When must you file your bad faith claim?
Jan. 2016  |  Bad Faith Update  |  Vol. 2 Iss. 3

Statutes of Limitations on Bad Faith Cases 

Missouri statutory law holds that the statute of limitations begins to run when the cause of action has accrued or when a wrong has been sustained. A cause of action accrues when damages become capable of ascertainment.
So what does this mean in claims handling litigation?
Missouri courts have been clear since Lumberman’s Mut. Cas. Co. v. Stubbs that bad faith claims against an insurer are subject to a five-year statute of limitations. Likewise, an insurer’s breach of the duty to defend is often described as a breach of the insurance contract and would likely be subject to a five-year limitation period. While the applicable limitations period appears relatively straightforward, when such causes of action accrue does not appear to have been addressed by any appellate court in Missouri.

Bad Faith Claims

In the world of bad faith claims, where an insurer’s liability is determined on a case by case basis, ascertaining when the cause of action accrues is the key to docketing the statute date. While Missouri Courts have yet to affirmatively state when a bad faith claim against an insurer accrues, an examination of approaches in other states provides some guidance on the likely approach in Missouri.
When other jurisdictions have been presented with the opportunity to declare when a bad faith cause of action accrues, they have utilized similar reasoning.
States including New York and Illinois have determined that the statute of limitations on a bad faith failure to settle claim begins to run when an excess judgment in the underlying liability action is entered.
Others including Arizona, Minnesota, Texas and Colorado add a wrinkle that the limitations period does not begin to run until the excess judgment is final and no longer subject to appeal.
Finally, Pennsylvania, which recognizes both common law and statutory causes of action for bad faith, appears to hold that the statute of limitations begins to run for the statutory based claims when the insurer denies coverage to the insured and in common law claims, the statute begins to run when the insured knows or should have known that the carrier breached its fiduciary obligation.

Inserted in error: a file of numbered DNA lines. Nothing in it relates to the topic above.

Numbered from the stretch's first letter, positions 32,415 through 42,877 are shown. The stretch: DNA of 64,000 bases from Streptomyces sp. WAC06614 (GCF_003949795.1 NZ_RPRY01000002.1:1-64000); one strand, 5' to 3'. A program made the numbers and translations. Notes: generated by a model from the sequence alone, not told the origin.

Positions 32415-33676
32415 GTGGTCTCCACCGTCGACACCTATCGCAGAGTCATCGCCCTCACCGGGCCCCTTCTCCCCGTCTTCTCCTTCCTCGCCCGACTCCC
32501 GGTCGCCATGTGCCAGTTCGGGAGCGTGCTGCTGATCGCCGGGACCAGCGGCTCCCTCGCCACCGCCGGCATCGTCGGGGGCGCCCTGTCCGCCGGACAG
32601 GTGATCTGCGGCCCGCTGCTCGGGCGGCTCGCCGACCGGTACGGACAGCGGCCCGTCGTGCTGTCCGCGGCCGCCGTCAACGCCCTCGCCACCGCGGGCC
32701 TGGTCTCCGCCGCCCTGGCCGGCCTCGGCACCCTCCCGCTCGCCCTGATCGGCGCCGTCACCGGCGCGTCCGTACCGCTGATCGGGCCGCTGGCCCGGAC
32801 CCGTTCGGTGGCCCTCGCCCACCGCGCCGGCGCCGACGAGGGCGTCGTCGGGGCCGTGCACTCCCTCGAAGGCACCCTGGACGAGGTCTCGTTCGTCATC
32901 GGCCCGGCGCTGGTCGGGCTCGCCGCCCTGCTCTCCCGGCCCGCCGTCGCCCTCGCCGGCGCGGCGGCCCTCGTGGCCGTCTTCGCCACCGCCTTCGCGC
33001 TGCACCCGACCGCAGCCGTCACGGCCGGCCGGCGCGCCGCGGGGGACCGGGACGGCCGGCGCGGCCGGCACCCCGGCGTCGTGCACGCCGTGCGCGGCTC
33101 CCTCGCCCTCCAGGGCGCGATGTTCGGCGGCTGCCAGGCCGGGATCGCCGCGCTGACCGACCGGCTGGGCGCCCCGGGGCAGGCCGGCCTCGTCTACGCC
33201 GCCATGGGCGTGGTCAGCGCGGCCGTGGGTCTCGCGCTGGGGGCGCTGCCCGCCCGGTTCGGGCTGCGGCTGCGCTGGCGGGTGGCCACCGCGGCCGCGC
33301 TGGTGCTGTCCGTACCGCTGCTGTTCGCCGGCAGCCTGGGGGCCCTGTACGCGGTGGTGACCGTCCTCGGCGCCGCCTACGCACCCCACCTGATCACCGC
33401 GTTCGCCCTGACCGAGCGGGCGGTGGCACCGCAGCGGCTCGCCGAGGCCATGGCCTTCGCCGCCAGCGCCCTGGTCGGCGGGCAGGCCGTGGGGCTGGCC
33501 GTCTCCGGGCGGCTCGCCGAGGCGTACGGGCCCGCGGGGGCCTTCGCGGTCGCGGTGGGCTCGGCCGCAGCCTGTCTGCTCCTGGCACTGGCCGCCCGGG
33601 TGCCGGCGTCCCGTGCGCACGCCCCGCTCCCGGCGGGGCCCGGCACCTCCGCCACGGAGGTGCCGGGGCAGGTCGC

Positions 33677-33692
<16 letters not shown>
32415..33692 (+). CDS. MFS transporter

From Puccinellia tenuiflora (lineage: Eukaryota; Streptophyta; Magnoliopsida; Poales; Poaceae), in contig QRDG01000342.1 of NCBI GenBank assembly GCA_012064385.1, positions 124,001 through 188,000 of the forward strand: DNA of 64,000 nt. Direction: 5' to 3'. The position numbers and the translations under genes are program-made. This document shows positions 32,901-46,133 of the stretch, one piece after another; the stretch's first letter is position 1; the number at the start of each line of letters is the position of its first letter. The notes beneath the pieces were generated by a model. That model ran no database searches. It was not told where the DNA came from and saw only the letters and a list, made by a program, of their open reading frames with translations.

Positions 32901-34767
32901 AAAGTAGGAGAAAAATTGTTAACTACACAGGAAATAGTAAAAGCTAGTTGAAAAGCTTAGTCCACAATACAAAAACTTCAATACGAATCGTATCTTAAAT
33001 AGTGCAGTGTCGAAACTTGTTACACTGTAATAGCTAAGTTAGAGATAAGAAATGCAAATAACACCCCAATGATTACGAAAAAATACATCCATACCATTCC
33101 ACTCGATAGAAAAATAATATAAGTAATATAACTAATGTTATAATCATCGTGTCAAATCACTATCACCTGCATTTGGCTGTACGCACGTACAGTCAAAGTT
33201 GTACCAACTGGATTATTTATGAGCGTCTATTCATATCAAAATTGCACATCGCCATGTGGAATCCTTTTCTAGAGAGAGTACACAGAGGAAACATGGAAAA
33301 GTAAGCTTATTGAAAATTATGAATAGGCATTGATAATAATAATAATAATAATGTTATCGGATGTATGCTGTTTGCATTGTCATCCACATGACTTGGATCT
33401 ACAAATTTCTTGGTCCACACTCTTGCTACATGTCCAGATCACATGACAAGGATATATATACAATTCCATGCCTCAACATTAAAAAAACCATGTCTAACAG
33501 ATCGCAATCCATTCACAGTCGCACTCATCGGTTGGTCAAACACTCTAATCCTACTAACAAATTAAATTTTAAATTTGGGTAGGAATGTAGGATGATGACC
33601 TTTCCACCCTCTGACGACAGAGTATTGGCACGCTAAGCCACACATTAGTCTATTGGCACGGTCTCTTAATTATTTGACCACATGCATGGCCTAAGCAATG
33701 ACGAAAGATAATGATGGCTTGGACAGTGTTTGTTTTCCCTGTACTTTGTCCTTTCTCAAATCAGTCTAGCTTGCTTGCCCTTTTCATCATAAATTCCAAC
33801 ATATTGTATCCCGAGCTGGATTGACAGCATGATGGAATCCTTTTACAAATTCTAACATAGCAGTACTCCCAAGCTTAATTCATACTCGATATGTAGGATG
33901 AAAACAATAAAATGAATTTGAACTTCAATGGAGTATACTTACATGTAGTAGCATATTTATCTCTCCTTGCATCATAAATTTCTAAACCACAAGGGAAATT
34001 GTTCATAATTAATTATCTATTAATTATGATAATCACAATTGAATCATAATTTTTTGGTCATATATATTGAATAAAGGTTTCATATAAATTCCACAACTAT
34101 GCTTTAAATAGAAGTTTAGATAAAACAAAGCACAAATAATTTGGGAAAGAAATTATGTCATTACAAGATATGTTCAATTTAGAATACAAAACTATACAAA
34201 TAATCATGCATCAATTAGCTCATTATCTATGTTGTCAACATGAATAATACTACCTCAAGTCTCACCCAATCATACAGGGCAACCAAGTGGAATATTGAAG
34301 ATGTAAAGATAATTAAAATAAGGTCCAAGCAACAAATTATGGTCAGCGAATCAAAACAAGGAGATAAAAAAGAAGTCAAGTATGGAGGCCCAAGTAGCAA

Based on the decisions of other states and Missouri’s statutory law, in all likelihood the statute of limitations for a bad faith cause of action against an insurer would begin to run after the entry of a final judgment. In most circumstances this would be the point in which the damage resulting from the carrier’s conduct is capable of ascertainment.
However, unlike many of the states listed above, Missouri does not require an excess judgment as an element of a bad faith claim, meaning damages could theoretically be ascertained at a point prior to the entry of a final judgment.
The best practice would be to docket five years from the date of the loss. If you can file within that time period, this is certainly a safe harbor from an affirmative defense that the claim is time barred. A secondary docket date would be the date the coverage is denied or a demand within the limits passes. The date of any excess judgment should be the last triggering event for docketing purposes.

Breach of the Duty to Defend Claims

Missouri courts have yet to address when the statute of limitations begins to run on claims for the breach of the duty to defend. However, like claims for bad faith, other jurisdictions have addressed the issue.
Although several approaches exist, the majority of states have determined that a claim for breach of the duty to defend will not accrue until a judgment becomes final in the underlying action. A number of rationales exist for this approach including that damages cannot be ascertained until judgment is entered.
Given Missouri’s statutory language that causes of action for breach of contract do not accrue until damages can be ascertained, it is likely a Missouri court would find that the statute of limitation for a breach of the duty to defend would begin to run when a judgment becomes final in the underlying action.
Of course, just because you have five years does not mean you should wait that long. The better practice is to file any failure to defend case as soon as possible after the entry of the excess judgment. Such prompt filing allows the insured to avoid any statute of limitations concerns as well as directing the course of the claim in a court of his or her choosing rather than in one selected by the carrier.


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Kirk Presley

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Kirk's practice focuses on significant plaintiff’s personal injury and wrongful death claims in the areas of products and premises liability, general aviation, and insurance bad faith litigation.
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